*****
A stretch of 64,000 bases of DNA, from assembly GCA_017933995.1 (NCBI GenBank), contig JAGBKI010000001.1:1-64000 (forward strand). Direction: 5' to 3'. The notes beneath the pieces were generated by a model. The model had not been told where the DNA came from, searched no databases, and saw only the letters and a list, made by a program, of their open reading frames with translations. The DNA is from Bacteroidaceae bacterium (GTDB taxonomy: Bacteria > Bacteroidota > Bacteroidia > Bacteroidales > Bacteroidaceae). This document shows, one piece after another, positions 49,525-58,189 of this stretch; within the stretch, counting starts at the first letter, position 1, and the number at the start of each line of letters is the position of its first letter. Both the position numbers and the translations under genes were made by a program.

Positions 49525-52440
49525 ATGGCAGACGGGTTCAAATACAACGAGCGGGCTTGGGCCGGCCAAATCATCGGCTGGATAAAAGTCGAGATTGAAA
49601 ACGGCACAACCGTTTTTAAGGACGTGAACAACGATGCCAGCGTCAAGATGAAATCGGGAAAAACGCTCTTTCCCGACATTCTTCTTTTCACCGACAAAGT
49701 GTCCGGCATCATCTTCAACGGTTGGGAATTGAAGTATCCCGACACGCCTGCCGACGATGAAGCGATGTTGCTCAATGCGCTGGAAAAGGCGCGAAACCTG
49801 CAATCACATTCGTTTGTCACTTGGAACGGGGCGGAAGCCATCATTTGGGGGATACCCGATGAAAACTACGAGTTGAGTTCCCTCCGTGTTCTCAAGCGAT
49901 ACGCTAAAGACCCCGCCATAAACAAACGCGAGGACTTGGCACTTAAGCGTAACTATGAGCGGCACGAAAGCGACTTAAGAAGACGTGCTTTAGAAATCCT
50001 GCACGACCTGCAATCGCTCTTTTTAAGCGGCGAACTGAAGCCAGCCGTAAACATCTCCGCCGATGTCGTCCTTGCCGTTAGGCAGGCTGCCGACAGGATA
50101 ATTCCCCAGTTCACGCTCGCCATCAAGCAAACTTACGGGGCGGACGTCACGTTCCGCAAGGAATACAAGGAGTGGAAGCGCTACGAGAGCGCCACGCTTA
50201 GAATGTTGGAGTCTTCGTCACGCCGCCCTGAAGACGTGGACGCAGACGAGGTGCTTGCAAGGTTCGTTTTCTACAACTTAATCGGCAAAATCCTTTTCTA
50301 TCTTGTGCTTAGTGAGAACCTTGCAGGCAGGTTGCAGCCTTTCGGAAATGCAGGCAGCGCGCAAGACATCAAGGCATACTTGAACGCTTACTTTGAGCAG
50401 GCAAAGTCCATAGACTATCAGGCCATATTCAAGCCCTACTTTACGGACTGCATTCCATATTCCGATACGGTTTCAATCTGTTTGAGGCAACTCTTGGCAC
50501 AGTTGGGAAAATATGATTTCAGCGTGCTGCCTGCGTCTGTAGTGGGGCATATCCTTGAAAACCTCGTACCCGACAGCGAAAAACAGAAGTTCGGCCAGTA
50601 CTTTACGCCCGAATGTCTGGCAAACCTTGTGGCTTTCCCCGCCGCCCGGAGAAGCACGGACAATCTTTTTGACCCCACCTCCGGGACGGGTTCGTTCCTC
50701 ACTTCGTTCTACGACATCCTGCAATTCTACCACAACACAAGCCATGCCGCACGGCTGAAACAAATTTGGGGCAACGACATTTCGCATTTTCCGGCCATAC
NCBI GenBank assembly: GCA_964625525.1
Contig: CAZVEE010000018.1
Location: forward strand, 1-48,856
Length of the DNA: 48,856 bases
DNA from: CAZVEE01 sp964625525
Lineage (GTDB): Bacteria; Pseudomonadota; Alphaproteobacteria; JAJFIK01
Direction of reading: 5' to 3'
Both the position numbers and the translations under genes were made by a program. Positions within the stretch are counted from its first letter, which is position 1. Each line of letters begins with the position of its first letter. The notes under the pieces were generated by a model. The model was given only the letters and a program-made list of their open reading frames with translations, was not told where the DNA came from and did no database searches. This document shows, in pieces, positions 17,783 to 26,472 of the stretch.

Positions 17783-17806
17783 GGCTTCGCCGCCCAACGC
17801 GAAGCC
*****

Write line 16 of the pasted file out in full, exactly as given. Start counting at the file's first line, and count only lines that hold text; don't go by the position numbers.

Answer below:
NCBI GenBank assembly: GCA_964625525.1